Tuesday, March 10, 2009

U.S. economic indicators: smoke and mirrors?

Mary Dejevsky opines that one of the advantages in the current economic crisis will be a shift towards the U.S looking to gauge itself in 'live-ability' indicators and factors like healthcare, education and emotional security. Whether this will actually happen or will it get washed away with the next ephermal bubble remains to be seen. Of course, a sign of the times might be Obama's renewed focus on universal health care and the administrations vigorous tone on reforming education.

From her article here: Why, if the US was doing so splendidly compared with France, was so much of the infrastructure – roads, railways and municipal offices – so neglected? How come there was so much money around, in theory (on the ballooning stock market and in those dot-com share options), when so little effort seemed to be put into making it? Was it just lack of state benefits that kept unemployment down? And why could the US have one of the worst perinatal mortality rates in the industrialised world without this affecting its economic standing? The answer to all these questions, of course, is that it depends what you count and how you count it. The US topped so many economic rankings because, for the most part, it chose the indicators.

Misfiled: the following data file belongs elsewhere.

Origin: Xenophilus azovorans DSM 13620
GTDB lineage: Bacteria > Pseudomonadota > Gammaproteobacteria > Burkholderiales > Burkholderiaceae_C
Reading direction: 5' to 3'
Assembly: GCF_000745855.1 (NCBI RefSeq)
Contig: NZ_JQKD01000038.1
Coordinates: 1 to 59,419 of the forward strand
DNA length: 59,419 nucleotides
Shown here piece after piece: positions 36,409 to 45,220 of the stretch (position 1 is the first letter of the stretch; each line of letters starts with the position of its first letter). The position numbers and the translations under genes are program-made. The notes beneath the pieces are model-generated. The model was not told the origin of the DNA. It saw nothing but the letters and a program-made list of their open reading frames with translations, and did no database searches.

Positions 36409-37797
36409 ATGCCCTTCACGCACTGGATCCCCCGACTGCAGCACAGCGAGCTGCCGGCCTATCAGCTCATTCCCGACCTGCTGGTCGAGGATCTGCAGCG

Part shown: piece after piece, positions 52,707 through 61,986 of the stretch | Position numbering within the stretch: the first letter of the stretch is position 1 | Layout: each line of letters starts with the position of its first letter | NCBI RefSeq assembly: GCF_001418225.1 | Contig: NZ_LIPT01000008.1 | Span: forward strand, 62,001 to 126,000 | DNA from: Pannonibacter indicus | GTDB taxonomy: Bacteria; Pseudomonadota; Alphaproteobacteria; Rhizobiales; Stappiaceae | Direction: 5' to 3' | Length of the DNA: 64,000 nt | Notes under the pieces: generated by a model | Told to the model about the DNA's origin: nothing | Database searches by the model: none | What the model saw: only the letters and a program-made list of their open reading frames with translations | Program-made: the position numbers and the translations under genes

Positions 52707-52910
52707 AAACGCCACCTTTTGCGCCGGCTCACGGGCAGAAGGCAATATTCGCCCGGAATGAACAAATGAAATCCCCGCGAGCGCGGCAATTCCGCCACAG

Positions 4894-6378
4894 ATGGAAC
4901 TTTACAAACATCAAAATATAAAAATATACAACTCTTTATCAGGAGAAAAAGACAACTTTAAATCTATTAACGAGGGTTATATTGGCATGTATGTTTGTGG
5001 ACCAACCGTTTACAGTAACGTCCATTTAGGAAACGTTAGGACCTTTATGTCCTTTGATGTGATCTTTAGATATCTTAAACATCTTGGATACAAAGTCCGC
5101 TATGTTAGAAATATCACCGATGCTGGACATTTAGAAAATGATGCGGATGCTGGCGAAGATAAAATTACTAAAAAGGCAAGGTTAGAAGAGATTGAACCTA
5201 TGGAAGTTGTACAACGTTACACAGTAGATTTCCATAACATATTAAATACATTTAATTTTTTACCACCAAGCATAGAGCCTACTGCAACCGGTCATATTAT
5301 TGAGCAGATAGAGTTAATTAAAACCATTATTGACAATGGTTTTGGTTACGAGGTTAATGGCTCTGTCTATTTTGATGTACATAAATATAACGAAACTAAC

One of the beneficial, and less noticed, consequences of the current crisis is that it has spawned new interest in ways of judging a country's economic soundness and overall success. There have long been quality-of-life indices that include the "live-ability" of cities, including standards of health, housing, schools and public transport. But only rarely are the results amalgamated with officially recognised indicators, such as growth rate, productivity and per capita income.

No comments: